If the Putrajaya green light comes, it confirms that Jeffrey - like Zaid - would have returned to the BN fold. Meanwhile, Jeffrey's camp is trying to spin his move to be both Ketua Umum at Sabah and Sarawak, as enabling him to 'satisfy' the many sides of his character.

Jeffrey also heads the Common Interest Group Malaysia (CigMA), an ad hoc NGO, which works in the international theatre in association with Hindraf Makkal Sakthi, and, among others, the Borneo Heritage Foundation (BHF), and the All-Borneo Forum.

Secession and Corruption

Jeffrey's supporters also say they fear the Special Branch may block his bid for a political party since he stands accused of plotting to pull Sabah out of Malaysia just hours before he was nabbed on May 13, 1991 under the ISA.

But though Jeffrey likes to give the impression that he was nabbed for trying to pull Sabah out from Malaysia, there is just as much speculation of alleged massive corruption. Apparently, former prime minister Mahathir Mohamad blew his top after he found out that Jeffrey had allegedly creamed billions away from timber contracts while heading the Sabah Foundation.

So far, Jeffrey’s accounts on his ISA detention have raised more questions than provided answers. He has skirted around the issue. The latest was earlier this month before United Borneo Front (UBF) gatherings – tea parties – in the interior. UBF is an NGO headed by Jeffrey since late last year.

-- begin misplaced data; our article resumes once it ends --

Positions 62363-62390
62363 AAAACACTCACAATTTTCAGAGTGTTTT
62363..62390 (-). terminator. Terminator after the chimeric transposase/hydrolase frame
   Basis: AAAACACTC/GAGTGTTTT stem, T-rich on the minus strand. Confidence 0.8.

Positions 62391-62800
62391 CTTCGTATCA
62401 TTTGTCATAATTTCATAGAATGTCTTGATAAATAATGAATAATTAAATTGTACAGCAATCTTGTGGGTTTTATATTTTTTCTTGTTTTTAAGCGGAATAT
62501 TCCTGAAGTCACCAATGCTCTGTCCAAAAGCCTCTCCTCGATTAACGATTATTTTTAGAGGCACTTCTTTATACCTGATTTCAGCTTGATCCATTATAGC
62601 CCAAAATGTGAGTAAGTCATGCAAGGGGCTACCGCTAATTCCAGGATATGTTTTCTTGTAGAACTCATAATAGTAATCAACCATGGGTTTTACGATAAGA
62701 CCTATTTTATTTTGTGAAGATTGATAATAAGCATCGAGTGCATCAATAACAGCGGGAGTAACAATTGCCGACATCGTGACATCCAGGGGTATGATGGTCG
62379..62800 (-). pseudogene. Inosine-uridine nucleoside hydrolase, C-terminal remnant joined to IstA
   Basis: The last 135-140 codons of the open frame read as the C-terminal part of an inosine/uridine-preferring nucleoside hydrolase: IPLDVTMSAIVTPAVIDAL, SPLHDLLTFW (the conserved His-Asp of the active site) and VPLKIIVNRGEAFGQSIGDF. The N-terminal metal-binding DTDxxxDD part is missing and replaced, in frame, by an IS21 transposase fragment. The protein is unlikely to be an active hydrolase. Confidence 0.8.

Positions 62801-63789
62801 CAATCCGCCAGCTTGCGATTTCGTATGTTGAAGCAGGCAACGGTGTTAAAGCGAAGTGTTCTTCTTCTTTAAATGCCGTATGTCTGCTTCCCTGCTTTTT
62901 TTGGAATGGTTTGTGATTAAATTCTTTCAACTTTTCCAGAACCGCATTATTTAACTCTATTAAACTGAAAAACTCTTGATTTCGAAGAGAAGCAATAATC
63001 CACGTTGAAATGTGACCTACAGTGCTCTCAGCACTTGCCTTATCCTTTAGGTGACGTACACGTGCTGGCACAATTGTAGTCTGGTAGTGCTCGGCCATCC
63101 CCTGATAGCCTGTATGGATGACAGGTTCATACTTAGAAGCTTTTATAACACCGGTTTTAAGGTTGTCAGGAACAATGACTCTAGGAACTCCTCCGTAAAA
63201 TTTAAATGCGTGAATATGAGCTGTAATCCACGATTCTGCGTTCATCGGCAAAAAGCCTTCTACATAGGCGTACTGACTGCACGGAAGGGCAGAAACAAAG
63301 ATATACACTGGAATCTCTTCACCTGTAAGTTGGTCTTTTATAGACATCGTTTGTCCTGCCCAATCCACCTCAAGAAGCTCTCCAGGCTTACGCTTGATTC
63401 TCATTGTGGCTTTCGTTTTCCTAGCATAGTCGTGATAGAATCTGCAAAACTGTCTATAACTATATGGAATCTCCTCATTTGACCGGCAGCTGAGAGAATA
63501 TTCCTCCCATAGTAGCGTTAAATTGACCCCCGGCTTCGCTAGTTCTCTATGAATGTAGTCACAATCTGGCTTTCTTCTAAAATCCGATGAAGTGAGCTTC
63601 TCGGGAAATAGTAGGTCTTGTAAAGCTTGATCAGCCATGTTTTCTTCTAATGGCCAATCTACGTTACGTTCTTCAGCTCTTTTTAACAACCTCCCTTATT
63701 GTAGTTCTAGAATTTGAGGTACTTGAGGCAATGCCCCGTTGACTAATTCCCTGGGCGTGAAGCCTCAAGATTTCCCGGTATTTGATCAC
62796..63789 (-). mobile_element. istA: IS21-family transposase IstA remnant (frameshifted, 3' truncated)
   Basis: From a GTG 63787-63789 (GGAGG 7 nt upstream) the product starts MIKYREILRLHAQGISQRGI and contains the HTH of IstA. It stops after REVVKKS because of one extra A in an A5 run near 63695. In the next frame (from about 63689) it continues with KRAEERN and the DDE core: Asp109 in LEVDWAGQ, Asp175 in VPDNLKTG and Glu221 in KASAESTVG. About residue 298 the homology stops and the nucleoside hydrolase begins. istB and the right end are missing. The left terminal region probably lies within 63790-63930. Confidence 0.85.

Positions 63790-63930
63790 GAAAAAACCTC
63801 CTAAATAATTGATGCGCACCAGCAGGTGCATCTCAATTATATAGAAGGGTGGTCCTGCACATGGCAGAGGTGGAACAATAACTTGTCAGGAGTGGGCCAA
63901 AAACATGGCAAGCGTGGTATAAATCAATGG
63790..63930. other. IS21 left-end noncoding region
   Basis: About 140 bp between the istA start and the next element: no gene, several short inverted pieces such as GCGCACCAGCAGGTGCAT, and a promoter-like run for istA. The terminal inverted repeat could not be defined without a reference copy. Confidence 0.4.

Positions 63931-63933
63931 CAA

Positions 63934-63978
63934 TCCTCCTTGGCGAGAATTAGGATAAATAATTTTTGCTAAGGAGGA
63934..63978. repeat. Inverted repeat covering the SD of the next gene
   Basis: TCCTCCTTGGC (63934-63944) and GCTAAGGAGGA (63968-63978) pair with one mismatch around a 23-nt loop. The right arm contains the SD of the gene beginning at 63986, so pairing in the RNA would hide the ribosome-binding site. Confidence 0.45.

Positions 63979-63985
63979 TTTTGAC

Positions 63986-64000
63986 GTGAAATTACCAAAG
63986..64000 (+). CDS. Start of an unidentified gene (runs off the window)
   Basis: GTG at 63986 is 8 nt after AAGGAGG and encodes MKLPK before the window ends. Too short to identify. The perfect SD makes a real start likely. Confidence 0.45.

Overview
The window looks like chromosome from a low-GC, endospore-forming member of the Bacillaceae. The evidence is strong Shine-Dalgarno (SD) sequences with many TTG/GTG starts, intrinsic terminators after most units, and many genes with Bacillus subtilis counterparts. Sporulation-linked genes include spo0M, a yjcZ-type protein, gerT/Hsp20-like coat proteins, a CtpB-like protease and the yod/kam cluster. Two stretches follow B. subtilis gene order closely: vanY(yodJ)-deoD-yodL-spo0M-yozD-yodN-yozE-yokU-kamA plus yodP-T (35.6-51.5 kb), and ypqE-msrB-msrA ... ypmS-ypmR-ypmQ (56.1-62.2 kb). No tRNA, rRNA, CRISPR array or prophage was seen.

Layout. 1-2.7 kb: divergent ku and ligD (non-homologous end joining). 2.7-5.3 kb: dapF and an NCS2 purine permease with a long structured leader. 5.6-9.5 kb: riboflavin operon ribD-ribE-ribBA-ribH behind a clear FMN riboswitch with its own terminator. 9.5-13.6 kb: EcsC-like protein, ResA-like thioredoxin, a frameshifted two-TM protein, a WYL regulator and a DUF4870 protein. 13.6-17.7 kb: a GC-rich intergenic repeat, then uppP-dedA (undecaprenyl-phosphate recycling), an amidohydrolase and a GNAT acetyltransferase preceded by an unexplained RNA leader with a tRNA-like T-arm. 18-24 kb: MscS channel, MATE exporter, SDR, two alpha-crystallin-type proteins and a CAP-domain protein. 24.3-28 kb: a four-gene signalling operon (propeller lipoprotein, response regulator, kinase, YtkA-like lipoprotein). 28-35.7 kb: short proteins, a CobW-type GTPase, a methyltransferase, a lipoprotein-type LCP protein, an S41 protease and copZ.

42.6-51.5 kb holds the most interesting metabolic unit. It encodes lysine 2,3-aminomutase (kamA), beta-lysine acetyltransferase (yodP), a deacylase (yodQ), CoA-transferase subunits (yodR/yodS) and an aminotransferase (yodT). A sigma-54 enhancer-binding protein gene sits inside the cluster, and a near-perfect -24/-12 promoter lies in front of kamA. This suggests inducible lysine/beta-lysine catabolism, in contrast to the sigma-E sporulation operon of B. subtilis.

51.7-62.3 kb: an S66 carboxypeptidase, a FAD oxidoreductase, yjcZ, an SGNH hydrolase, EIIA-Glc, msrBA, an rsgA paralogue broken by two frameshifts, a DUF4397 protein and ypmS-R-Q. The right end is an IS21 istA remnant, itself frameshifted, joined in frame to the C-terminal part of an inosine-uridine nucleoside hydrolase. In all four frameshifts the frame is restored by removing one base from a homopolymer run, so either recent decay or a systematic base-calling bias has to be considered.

Ultimately, what does Jeffrey want that PKR or other parties cannot provide? Or how much does Jeffrey want that no one can provide?

According to Jeffrey, he is all about Sabah and Sarawak rights which he accuses is not the main focus of the Peninsular Malaysia-based political parties. He has also insisted that the local-based parties are too much under the thumb of their peninsular-based central leadership to strike out on their own.

Strange though, despite Jeffrey's eye on Sarawak, it would be hard to find a Sarawakian who would be willing to say Jeffrey has any right to be Ketua Umum in their state. While he resists what he perceives to be 'expansionary' moves by peninsula parties into Sabah, he himself does not appear to have any qualms to wish to 'colonize' Sarawak.

In his latest statements and speeches, Jeffrey has said his aim now is to translate the across-the-political-divide gains made by UBF into seats in the Sabah and Sarawak state assemblies and the Malaysian Parliament. Again, this is most strange for someone who keeps insisting he has lost interest in politics.

Perhaps, there are grounds for the current swathe of suspicion against this King of Frogs. Once the licenses for the Sarawak-based party and for Parti Cinta Sabah kick in from Prime Minister Najib Razak's Putrajaya, he can be expected to spout the BN line even louder than brother Joseph Pairin Kitingan. As they say, blood is thicker than water!

Malaysia Chronicle